Pets can get diabetes, too

By From page A17 | October 14, 2012

Diabetes is not just a disease of humans — animals can be affected as well, including household pets. This disease equally as important to control in dogs and cats as it is in their owners.

Diabetes (or, more properly, diabetes mellitus) is a medical condition in which the ability of insulin to regulate blood sugar has been compromised. Instead of being transported into cells with the help of insulin, sugar builds up in the blood. The kidneys cannot appropriately filter this increased load, so sugar spills into the urine. This acts as a diuretic, pulling more water from the body’s circulation into the urine, leading to dehydration. Meanwhile, with the cells in the body being deprived of energy-creating sugar, the protein and fat stores in the body are broken down in an effort to supply more energy.

The symptoms of diabetes are often quite apparent to pet owners. The increased urine volume leads to frequent urination; pets may be asking to be let out more frequently, often urinate larger amounts at one time, and may be urinating in in abnormal places because they can’t hold it to get outside or to a litter box. The resulting dehydration causes increased thirst—thus, the water bowl may empty faster than usual. Increased thirst and urination are the most commonly seen symptoms of diabetes.

Pets with diabetes also usually have an increased appetite, triggered by the body’s cells starving for sugar. However, despite the increased food intake, the pet will likely lose significant weight from protein and fat breakdown. Because the energy contained in the sugar is not being effectively used by the body, pets with diabetes often have increasing lethargy.

Diabetic animals are predisposed to other conditions as well. For example, the sugar present in the bladder creates a favorable environment for bacteria to grow; thus, diabetic pets often have concurrent urinary tract infections. Dogs with diabetes often develop cataracts as a result of the way the lens processes sugar. Diabetic cats may develop nerve weakness. They may not jump as high as they used to, and they may stand with their hocks (rear “ankles”) on the ground instead tip-toed with their hocks up in the air.

The most dangerous effect of diabetes is known as ketoacidosis. As fat stores are broken down in the body, they are turned into ketones, which the body can use to create energy. However, if an animal has unregulated diabetes for a length of time, or experiences a stressful condition while diabetic, the ketones build up to dangerous levels. This affects the body’s acid/base and electrolyte balance, which disrupts many of the body’s normal processes. Symptoms include vomiting, decreased appetite, profound lethargy, and seizures. Ketoacidosis is a life-threatening condition that needs to be aggressively treated on an emergency basis.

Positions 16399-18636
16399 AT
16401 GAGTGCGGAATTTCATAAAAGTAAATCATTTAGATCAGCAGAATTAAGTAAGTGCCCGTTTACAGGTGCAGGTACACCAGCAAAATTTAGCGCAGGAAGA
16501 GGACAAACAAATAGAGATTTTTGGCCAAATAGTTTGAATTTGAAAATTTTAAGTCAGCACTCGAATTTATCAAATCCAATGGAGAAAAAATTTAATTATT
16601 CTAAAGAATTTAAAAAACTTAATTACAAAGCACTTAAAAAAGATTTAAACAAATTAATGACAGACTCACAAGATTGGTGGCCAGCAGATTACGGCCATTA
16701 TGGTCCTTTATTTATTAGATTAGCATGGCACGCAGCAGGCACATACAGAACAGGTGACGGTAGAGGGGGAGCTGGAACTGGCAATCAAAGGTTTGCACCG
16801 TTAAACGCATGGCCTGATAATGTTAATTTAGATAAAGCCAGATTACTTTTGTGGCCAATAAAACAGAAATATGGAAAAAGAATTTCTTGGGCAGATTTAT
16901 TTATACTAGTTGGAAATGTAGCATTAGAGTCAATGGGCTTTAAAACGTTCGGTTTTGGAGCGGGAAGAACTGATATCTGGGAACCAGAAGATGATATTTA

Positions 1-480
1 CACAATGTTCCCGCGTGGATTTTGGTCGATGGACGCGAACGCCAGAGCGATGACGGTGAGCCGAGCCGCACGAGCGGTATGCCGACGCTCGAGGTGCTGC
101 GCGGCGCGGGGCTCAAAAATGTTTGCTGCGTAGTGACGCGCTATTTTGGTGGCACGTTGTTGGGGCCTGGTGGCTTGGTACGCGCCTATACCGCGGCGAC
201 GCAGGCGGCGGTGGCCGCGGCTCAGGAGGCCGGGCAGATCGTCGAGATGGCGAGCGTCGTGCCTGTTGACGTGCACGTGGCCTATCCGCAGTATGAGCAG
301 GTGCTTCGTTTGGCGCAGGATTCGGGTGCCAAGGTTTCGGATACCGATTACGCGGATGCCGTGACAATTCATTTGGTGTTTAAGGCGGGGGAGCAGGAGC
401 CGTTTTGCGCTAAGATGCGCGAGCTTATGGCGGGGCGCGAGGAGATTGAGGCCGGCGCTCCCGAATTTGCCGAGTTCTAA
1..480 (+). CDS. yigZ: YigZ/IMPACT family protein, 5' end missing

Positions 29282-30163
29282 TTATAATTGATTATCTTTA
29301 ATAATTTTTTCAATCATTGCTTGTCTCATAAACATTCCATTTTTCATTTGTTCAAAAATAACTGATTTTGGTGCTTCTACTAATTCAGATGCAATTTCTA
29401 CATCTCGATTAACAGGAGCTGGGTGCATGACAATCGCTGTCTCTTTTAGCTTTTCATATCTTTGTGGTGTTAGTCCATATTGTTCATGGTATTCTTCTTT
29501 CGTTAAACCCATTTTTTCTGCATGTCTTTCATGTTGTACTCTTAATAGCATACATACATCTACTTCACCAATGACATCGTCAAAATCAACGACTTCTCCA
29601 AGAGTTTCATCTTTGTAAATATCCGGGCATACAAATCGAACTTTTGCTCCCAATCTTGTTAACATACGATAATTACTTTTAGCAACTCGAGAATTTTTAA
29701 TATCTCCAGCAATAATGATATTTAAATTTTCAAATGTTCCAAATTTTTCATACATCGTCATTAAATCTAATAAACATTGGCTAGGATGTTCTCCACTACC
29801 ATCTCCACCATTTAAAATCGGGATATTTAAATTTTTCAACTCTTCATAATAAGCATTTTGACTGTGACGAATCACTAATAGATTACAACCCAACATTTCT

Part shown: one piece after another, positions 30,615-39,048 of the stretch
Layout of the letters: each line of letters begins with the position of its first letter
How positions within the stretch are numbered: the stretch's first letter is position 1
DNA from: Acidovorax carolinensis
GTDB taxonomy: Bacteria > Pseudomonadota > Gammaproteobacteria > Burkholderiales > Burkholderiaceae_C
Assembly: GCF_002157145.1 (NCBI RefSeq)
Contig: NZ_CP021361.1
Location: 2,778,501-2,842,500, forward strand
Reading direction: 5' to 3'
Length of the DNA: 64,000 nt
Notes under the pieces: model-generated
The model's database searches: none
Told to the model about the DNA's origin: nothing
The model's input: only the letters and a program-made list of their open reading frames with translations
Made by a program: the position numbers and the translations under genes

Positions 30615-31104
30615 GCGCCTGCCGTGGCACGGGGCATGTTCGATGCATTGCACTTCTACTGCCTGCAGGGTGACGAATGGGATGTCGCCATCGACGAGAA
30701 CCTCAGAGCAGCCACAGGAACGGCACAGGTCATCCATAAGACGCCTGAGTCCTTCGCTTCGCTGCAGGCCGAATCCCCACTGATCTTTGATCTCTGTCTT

The various symptoms mentioned above do not guarantee that a pet has diabetes, as there are other diseases that create the same or similar issues. If these symptoms are present, the pet should be evaluated as soon as possible by a veterinarian. A diagnosis of diabetes (or other condition) will be based on an analysis of the pet’s symptoms, a physical exam, and laboratory test results.

The mainstay of diabetes treatment in dogs is insulin supplementation. Many diabetic cats need insulin injections as well, although some mild cases may be treated with a special diet alone. Those pets that do need insulin are given injections under the skin once to twice daily, sometimes with the one of the same types of insulin used in humans. The needles on insulin syringes are very small, so most pets tolerate the injections well, and most owners find it easy to learn to give the injections.

Diabetic pets started on treatment will need periodic monitoring of their blood sugar levels to determine if the dose of insulin is appropriate. Both underdosing (and thus having uncontrolled diabetes) and overdosing (leading to dangerously low blood sugar) can have significant impacts on a pet’s health. It can take from weeks to months of fine-tuning before the blood sugar is brought under acceptable control, and the dose may even need to be changed as time goes by. Dogs with diabetes require lifelong insulin treatment. However, some cats—even those that initially require insulin—will achieve remission of diabetes through the use of special diets.

While a diagnosis of diabetes in a pet can be daunting, animals that achieve good control of their diabetes and secondary medical issues can potentially lead long lives with minimal symptoms.

— Keith Rode is a veterinarian at Woodland Veterinary Hospital and a graduate of UC Davis. For more information, call 530-666-2461.


Keith Rode, DVM

  • Recent Posts

  • Enter your email address to subscribe to this newspaper and receive notifications of new articles by email.

  • Special Publications »

    Use of this site constitutes acceptance of our Terms of Service (updated 4/30/2015) and Privacy Policy (updated 4/7/2015).
    Copyright (c) 2015 McNaughton Newspapers, Inc., a family-owned local media company that proudly publishes the Daily Republic, Mountain Democrat, Davis Enterprise, Village Life and other community-driven publications.